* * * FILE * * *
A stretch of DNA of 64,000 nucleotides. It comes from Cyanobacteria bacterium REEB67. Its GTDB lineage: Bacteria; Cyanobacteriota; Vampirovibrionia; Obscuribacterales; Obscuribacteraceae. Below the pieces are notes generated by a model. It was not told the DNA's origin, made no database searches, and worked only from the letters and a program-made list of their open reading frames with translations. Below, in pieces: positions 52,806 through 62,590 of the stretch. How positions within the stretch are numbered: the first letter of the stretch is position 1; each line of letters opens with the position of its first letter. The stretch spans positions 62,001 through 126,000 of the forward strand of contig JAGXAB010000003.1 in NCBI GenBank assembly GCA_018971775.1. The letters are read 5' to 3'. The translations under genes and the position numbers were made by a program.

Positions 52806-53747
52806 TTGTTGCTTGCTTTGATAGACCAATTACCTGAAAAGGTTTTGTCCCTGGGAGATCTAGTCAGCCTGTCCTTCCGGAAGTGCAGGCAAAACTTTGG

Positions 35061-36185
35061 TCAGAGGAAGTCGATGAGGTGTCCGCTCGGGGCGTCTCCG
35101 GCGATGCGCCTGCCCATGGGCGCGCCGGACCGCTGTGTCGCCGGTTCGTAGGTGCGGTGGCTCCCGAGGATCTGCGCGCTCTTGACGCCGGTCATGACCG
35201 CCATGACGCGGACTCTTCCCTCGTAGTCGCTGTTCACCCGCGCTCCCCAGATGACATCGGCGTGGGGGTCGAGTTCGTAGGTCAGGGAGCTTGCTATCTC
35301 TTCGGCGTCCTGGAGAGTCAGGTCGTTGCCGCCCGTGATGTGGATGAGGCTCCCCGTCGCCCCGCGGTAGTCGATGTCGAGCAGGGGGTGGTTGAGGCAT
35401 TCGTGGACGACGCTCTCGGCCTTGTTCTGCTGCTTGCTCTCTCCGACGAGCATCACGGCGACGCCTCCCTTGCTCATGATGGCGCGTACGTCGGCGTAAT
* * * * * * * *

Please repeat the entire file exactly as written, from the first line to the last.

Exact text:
A stretch of DNA of 64,000 nucleotides. It comes from Cyanobacteria bacterium REEB67. Its GTDB lineage: Bacteria; Cyanobacteriota; Vampirovibrionia; Obscuribacterales; Obscuribacteraceae. Below the pieces are notes generated by a model. It was not told the DNA's origin, made no database searches, and worked only from the letters and a program-made list of their open reading frames with translations. Below, in pieces: positions 52,806 through 62,590 of the stretch. How positions within the stretch are numbered: the first letter of the stretch is position 1; each line of letters opens with the position of its first letter. The stretch spans positions 62,001 through 126,000 of the forward strand of contig JAGXAB010000003.1 in NCBI GenBank assembly GCA_018971775.1. The letters are read 5' to 3'. The translations under genes and the position numbers were made by a program.

Positions 52806-53747
52806 TTGTTGCTTGCTTTGATAGACCAATTACCTGAAAAGGTTTTGTCCCTGGGAGATCTAGTCAGCCTGTCCTTCCGGAAGTGCAGGCAAAACTTTGG

Positions 35061-36185
35061 TCAGAGGAAGTCGATGAGGTGTCCGCTCGGGGCGTCTCCG
35101 GCGATGCGCCTGCCCATGGGCGCGCCGGACCGCTGTGTCGCCGGTTCGTAGGTGCGGTGGCTCCCGAGGATCTGCGCGCTCTTGACGCCGGTCATGACCG
35201 CCATGACGCGGACTCTTCCCTCGTAGTCGCTGTTCACCCGCGCTCCCCAGATGACATCGGCGTGGGGGTCGAGTTCGTAGGTCAGGGAGCTTGCTATCTC
35301 TTCGGCGTCCTGGAGAGTCAGGTCGTTGCCGCCCGTGATGTGGATGAGGCTCCCCGTCGCCCCGCGGTAGTCGATGTCGAGCAGGGGGTGGTTGAGGCAT
35401 TCGTGGACGACGCTCTCGGCCTTGTTCTGCTGCTTGCTCTCTCCGACGAGCATCACGGCGACGCCTCCCTTGCTCATGATGGCGCGTACGTCGGCGTAAT